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Officer takes plea in tunnel shooting

Friday, October 12, 2001

By Timothy McNulty, Post-Gazette Staff Writer

Ending six years of legal wrangling, a white former Pittsburgh Housing Authority police officer pleaded guilty yesterday to involuntary manslaughter in the 1995 fatal shooting of a black Hazelwood man in the Armstrong Tunnels.

John Charmo, 47, of Glassport, was sentenced to 11 1/2 to 23 months in jail with two years' probation by Allegheny County Common Pleas Judge David S. Cercone. The judge credited Charmo with the nine months he has already spent in the county jail, meaning he will be eligible for parole Dec. 22.

The drawn-out case brought complaints about racial profiling by police, allegations of mishandled evidence and criticism that county prosecutors consistently failed to win guilty verdicts against white police officers who killed unarmed black motorists in the line of duty.

Charmo was charged with homicide in the April 6, 1995, shooting death of Jerry Jackson, 44. Jackson died in a barrage of at least 51 bullets fired by Charmo and three other officers in the Armstrong Tunnels at the end of a five-mile high-speed chase.

Jackson fled from police, starting the chase, after a city police officer saw him driving the wrong way on a one-way street in a public housing community in the Hill District. Jackson was shot 14 times. Thirteen of the bullets were fired by Charmo.

A trial in February ended in deadlock when the jury couldn't agree whether the shooting was justified. Guilty verdicts must be unanimous and three of 12 jurors were in favor of acquittal.

The mistrial fit a pattern of other high-profile, racially and politically charged cases against local police. Three suburban police officers were acquitted or set free after mistrials in the October 1995 suffocation death of Jonny Gammage in Overbrook. A jury acquitted a Pittsburgh officer in the December 1998 shooting death of Deron S. Grimmitt Sr., Downtown.

Fears another jury would deadlock or find Charmo not guilty led District Attorney Stephen A. Zappala Jr. to agree to the plea bargain.

"I was afraid we would have to try and try and try this, and there would be no closure," he said at a news conference after the plea hearing yesterday.

Had Charmo been found guilty of first-degree murder, he would have faced mandatory life in prison. A third-degree murder conviction would have carried a maximum of 20 to 40 years in prison.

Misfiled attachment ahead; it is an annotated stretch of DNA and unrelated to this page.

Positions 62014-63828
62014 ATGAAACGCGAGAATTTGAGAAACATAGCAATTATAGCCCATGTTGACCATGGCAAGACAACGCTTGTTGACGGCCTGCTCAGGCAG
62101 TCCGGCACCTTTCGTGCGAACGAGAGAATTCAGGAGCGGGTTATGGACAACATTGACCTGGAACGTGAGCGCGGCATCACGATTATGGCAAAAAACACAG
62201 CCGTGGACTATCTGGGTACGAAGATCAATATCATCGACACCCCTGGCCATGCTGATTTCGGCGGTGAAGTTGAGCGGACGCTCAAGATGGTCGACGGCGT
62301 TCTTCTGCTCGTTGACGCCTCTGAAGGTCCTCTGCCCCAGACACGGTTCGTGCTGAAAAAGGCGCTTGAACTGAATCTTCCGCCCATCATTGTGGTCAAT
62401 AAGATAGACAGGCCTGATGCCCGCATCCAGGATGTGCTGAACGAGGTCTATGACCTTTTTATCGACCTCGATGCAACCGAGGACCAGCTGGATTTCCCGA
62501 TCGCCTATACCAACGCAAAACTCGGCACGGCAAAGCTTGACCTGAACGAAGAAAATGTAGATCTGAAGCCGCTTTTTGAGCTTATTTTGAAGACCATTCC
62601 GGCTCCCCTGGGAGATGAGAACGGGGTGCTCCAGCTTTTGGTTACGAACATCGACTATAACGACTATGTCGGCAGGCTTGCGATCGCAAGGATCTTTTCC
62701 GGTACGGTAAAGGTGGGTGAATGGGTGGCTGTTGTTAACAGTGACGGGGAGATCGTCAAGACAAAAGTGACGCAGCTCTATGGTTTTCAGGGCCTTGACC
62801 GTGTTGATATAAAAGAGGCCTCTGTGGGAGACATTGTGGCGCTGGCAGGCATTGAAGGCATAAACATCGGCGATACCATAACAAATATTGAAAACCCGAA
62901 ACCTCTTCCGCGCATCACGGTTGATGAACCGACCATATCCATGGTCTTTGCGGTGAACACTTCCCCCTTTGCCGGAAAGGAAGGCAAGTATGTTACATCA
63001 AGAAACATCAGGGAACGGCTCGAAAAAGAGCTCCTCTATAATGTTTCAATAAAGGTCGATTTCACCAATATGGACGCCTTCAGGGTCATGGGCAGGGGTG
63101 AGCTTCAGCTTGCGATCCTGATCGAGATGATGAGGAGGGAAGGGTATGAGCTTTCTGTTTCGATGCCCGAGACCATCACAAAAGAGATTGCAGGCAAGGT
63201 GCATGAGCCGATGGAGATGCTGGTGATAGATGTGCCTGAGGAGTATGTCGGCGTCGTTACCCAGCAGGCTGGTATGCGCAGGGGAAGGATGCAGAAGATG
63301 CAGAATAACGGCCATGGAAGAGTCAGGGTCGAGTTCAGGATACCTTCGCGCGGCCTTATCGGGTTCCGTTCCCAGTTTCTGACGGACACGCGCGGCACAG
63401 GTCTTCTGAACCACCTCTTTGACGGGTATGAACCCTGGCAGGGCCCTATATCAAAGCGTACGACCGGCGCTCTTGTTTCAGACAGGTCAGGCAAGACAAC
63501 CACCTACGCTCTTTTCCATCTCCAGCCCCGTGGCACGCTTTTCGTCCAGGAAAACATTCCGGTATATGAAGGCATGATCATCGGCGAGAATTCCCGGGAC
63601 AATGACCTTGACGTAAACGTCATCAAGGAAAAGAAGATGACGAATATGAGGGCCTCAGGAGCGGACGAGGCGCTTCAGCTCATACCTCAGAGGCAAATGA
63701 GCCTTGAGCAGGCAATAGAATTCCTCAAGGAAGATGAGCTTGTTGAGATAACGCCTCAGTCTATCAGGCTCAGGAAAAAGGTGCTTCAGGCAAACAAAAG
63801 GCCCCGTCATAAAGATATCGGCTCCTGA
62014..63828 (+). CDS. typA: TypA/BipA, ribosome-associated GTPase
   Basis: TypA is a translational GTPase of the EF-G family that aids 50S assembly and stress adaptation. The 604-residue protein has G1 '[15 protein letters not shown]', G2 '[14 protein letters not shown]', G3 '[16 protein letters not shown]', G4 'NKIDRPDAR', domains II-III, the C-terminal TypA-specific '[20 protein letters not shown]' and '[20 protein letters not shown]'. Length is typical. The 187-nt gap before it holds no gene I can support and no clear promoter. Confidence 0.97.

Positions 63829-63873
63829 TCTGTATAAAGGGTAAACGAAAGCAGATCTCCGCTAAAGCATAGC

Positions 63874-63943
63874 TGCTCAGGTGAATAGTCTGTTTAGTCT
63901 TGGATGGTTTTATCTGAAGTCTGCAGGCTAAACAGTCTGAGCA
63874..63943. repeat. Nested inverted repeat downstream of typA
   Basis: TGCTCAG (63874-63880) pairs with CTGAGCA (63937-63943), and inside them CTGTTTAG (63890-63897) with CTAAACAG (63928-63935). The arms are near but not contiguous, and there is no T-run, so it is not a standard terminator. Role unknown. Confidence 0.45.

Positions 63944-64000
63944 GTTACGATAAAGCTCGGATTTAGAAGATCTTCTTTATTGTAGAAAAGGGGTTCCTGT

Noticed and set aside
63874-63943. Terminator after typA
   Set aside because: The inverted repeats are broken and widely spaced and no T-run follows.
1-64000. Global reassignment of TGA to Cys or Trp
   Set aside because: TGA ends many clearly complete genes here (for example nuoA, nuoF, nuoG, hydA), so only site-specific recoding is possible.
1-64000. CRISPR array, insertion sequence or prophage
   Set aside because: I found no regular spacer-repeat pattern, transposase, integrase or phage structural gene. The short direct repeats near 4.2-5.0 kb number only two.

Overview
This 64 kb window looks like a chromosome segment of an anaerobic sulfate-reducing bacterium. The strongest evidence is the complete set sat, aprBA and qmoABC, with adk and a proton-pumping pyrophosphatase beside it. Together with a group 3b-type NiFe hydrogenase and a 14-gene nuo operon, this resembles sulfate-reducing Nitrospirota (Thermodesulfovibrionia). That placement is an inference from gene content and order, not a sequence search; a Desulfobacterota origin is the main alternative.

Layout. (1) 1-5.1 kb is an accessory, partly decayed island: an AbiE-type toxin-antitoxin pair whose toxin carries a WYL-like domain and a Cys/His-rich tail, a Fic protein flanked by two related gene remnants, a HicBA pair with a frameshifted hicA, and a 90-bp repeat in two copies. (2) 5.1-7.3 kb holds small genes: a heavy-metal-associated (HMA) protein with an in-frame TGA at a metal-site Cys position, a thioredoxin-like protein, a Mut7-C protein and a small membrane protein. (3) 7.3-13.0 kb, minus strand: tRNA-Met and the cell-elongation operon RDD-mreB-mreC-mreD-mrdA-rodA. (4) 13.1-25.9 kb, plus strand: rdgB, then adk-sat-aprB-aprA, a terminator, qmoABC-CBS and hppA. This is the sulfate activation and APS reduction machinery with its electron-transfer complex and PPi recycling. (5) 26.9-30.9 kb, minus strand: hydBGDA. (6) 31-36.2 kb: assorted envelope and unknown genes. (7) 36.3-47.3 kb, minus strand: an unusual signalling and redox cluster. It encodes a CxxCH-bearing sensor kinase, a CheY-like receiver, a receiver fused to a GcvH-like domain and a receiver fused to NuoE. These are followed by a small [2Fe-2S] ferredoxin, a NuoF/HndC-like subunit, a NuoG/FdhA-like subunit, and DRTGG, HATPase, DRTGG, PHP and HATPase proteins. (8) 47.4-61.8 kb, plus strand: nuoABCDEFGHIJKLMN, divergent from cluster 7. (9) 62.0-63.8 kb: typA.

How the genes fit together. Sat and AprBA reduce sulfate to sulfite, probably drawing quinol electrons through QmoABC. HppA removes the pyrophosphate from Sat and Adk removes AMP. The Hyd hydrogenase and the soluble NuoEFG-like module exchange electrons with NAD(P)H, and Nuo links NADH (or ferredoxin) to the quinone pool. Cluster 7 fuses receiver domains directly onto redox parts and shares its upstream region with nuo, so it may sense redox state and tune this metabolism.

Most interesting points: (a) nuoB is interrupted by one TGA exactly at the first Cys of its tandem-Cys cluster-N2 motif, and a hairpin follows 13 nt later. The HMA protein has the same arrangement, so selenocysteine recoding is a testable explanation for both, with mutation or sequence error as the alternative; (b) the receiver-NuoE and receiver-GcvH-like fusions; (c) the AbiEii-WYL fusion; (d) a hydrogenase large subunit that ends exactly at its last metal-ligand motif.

Although Charmo's sentence for involuntary manslaughter was a fraction of that, Zappala said the plea would prevent Charmo from ever returning to police work.

Since Charmo could have been sentenced to more than two years in prison, federal law will prevent him from owning a firearm, Zappala said. That in turn will prevent him from again becoming a police officer -- a guarantee the district attorney said was a necessary part of the plea bargain.

"Anything short of him not being a police officer would not be acceptable to me," Zappala said.

Charmo has tried to stay in police ranks, Zappala said, recently applying for a job as a U.S. marshal on airline flights.

Zappala said Charmo's actions in the 1995 shooting were "negligent and unjustified" and he has "no place among the brave" ranks of police officers.

At trial, Charmo's attorney argued the officer's actions were justified because he believed his life and the lives of others were in danger if Jackson was not stopped.

Charmo claimed he fired after Jackson spun his vehicle around in the tunnel and drove at Charmo's oncoming cruiser.

A coroner's jury recommended in 1995 that Charmo not be charged. The case was reopened in July 1999 when the Jackson family discovered videotaped evidence that was not introduced at the inquest.

The tape showed wheel markings in the Armstrong Tunnels from Jackson's car that contradicted Charmo's claim that Jackson had spun his car around.

Zappala revived the case, convening a new inquest that resulted in a homicide charge against Charmo.

He also tapped an independent investigator to study why the evidence was not introduced to the first coroner's jury by then-Deputy District Attorney W. Christopher Conrad. At the time, Conrad was Zappala's rival for the Democratic nomination for district attorney.

The special investigator, lawyer Richard Sprague of Philadelphia, later issued a report faulting Conrad for withholding the evidence.

The videotape surfaced during a civil suit against the Housing Authority by Ina Jackson, Jerry Jackson's mother.

Mrs. Jackson had been pressing the district attorney's office to retry Charmo when she died in March.

Yesterday, Zappala expressed his sympathy for family members and said they were "calm and composed" throughout the plea bargain negotiations with Charmo and his attorneys.

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